- The Queer Subject of “The Jolly Corner”
“‘He, I say—I cannot say, I.’”—Robert Louis Stevenson
For several decades, critical commentary on “The Jolly Corner”—James’s 1908 tale of Spencer Brydon’s return to New York, his encounter with the ghostly double who represents Brydon’s unlived American life, and his disavowal of whatever the double obscurely embodies and signifies—has situated the claims of “America” within an undiscerning account of heterosexuality’s reclaiming of the expatriate bachelor. Dorothea Krook suggests that this tale is “‘The Beast in the Jungle’ with a happy ending,” an exposition of “the power to receive love” (334); Daniel Mark Fogel asserts that Spencer “accepts the best in his American identity when he is reborn to reciprocal love with Alice Staverton” (196); Millicent Bell argues that Spencer Brydon “is rewarded as are few Jamesian heroes: he has recovered a possibility foregone” (287). Although there are few incontrovertible certainties obtainable in this strange text, it seems evident that the gothic narrative of “The Jolly Corner” explores the insidious reach of heterosexual reclamation as the occasion of profound terror. In order to chart the dimensions of this terror, I must consider, first of all, the particularities of Spencer Brydon’s “European” subjectivity, and, second, the odd circumstance that his ghostly, hypothetical “American” double is double-authored by Brydon’s melancholic response to an unlived life in conjunction with Alice’s equally retrospective heterosexual “script,” her mourning of an eclipsed heterosexual vocation.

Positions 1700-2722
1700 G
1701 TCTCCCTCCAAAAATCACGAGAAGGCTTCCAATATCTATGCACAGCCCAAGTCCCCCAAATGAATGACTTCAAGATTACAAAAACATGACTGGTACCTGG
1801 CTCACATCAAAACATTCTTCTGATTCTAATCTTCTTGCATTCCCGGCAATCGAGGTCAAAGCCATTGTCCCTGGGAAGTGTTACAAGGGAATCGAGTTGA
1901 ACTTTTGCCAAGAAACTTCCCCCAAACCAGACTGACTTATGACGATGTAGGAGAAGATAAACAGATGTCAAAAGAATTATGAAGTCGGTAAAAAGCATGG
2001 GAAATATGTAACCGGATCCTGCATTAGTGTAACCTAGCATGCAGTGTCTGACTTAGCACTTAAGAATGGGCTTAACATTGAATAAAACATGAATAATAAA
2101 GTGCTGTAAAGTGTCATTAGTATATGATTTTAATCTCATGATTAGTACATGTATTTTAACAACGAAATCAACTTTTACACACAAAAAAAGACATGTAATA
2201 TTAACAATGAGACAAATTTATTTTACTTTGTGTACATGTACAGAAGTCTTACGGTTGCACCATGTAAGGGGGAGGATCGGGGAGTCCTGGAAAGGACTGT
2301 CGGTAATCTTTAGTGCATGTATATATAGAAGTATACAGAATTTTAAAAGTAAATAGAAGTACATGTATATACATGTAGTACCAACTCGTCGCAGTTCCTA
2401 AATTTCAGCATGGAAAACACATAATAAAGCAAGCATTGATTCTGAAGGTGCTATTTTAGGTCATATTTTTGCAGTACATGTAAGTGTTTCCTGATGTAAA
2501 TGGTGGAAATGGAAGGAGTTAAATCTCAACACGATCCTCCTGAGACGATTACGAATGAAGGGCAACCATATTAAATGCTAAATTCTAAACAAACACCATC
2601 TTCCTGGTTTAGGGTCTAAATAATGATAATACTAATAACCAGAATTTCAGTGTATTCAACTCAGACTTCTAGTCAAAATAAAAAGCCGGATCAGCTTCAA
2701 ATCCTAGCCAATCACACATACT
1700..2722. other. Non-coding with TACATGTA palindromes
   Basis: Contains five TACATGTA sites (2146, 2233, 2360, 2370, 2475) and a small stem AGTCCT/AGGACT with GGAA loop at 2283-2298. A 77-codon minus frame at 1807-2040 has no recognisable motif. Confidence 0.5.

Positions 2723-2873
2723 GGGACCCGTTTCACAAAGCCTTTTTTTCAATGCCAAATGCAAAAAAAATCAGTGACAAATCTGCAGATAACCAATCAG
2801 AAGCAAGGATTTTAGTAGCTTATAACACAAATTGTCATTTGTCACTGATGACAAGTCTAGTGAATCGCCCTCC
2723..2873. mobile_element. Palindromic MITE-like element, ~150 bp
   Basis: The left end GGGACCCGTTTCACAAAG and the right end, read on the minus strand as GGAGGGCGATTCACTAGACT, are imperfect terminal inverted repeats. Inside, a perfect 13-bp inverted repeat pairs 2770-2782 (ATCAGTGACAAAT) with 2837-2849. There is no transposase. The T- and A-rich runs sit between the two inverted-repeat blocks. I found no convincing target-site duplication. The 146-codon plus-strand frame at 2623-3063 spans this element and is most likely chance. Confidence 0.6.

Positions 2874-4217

At this late moment in Jamesian criticism, we have come to understand the precarious situation of the bachelor, his liminal position in dominant culture and his permeable psychic boundaries which admit the rigors of homosexual panic. The bachelor’s indeterminate relation to identity and desire aligns this figure neatly with James’s narrative investments in “the incalculable.” The mapping of [End Page 1] the Jamesian bachelor by Eve Kosofsky Sedgwick has situated this recurring, almost generic figure on an incoherent, suspended point along “the treacherous middle stretch of the modern homosocial continuum” at which there is no “identity,” only “agonized sexual anesthesia” (Epistemology 188). Nowhere in subsequent criticism can we locate a self-identified, self-knowing “gay” bachelor; yet James, I would argue, establishes precisely such a subjectivity for Spencer Brydon upon his return from prolonged expatriation. James’s signalling of Brydon’s homosexuality takes the oblique form of connotation, but the play of connotation is sufficiently elaborate to acquire a solidity and a specificity in differential relation to the signs of heteronormative American masculinity. In some ways, the house on the jolly corner consolidates Brydon’s “gay” susceptibilities: he returns to “the black and white squares,” the “old marble of the hall pavement,” that “had then made in him . . . for the growth of an early conception of style” (455). If Brydon’s ancestral home provides an architecture, a spatial plotting of the temporality of the subject’s various “returns,” then this point of entry marks the uncovering of what might be conceptualized as the primal scene, the founding moment, of a homosexual “taste” that compelled Spencer to follow his “perverse young course—almost in the teeth of [his] father’s curse” (449) to Europe, where he led what he describes as “a selfish frivolous scandalous life” (450). “‘I know at least what I am,’” Spencer tells Alice, and what he knows is how New Yorkers have perceived him: “‘I’ve not been edifying—I believe I’m thought in a hundred quarters to have been barely decent’” (450). To dismiss these oblique self-revelations as instances of Jamesian conversational hyperbole would evade the point of what such hyperbole often serves in James’s texts: as a strategy of a logistical closet, it is a form of preterition that—as Richard Dellamora, Ed Cohen, and others have argued—allows “homosexuality” to accrue as a displaced referent under the metonymic cover of the sign of “aestheticism.” Recently, Wendy Graham has built on the work of Jonathan Freedman to survey the chain of associative signification that culminates in “homosexuality”: “the language of effeteness and effeminacy” translucently overlies “homosexuality as the unspoken subject . . . for which the term ‘aesthete’ has long served as a virtual synonym...